Volume 16 Supplement 1

Abstracts from the 7th International Conference on cGMP Generators, Effectors and Therapeutic Implications

Open Access

Contribution of the NO-GC isoforms to airway responsiveness

  • Evanthia Mergia1Email author,
  • Stefanie Köhler-Bachmann2,
  • Michelle Puschkarow2 and
  • Doris Koesling1
BMC Pharmacology and Toxicology201516(Suppl 1):A67


Published: 2 September 2015

Hyperreactivity of airways to bronchoconstrictive agents is a common feature of reactive airway diseases. In addition to its established role on vascular smooth muscle tone, the NO/cGMP pathway is also expected to balance the contractile responses of airway smooth muscle. The NO-sensitive guanylyl cyclase (NO-GC) which forms cyclic GMP in response to NO holds a key position in this pathway and exists in two isoforms, NO-GC1 and NO-GC2, which both have been identified in bronchial and pulmonary blood vessels smooth muscle.

Here we determined the contribution of the NO-GC isoforms to the regulation of airway resistance. Airway resistance was determined in a whole body plethysmography chamber in conscious mice deficient in either NO-GC1 or NO-GC2 in response to methacholine and serotonine inhalation. L-NAME was applied to NO-GC KOs to analyse the effect mediated by the remaining NO-GC isoform and to WT to inhibit both isoforms to see a possible synergistic or antagonistic action. The ganglionic blocker hexamethonium was use to differentiate bronchial and neuronal pathways.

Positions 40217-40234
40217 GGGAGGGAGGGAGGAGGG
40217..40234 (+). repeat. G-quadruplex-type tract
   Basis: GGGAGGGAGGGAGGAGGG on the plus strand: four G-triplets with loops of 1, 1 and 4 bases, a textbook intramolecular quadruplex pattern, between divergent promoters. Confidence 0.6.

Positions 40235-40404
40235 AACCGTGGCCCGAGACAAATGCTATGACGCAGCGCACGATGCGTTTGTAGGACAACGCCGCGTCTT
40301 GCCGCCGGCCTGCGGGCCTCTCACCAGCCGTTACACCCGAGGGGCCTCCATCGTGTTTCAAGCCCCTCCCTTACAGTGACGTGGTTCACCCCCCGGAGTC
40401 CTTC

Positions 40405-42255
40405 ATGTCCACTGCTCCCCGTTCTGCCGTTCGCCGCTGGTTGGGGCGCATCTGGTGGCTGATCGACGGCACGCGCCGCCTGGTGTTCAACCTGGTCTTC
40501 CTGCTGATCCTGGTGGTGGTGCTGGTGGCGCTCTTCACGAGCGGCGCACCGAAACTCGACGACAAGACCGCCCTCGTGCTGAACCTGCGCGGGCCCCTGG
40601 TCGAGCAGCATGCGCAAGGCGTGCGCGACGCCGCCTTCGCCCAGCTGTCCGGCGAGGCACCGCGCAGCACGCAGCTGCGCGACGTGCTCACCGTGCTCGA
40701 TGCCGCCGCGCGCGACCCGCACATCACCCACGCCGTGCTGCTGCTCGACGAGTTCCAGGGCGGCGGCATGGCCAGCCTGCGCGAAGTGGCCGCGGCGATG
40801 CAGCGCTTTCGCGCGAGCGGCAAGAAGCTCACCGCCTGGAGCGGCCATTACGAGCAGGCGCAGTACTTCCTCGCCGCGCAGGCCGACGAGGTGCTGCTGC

Preliminary results indicate that both NO-GC isoforms contribute to airway responsiveness.

Authors’ Affiliations

Institute of Pharmacology, Ruhr-University Bochum
Department of Experimental Pneumology, Ruhr-University Bochum


© Mergia et al. 2015

This article is published under license to BioMed Central Ltd. This is an Open Access article distributed under the terms of the Creative Commons Attribution License (http://creativecommons.org/licenses/by/4.0), which permits unrestricted use, distribution, and reproduction in any medium, provided the original work is properly cited. The Creative Commons Public Domain Dedication waiver (http://creativecommons.org/publicdomain/zero/1.0/) applies to the data made available in this article, unless otherwise stated.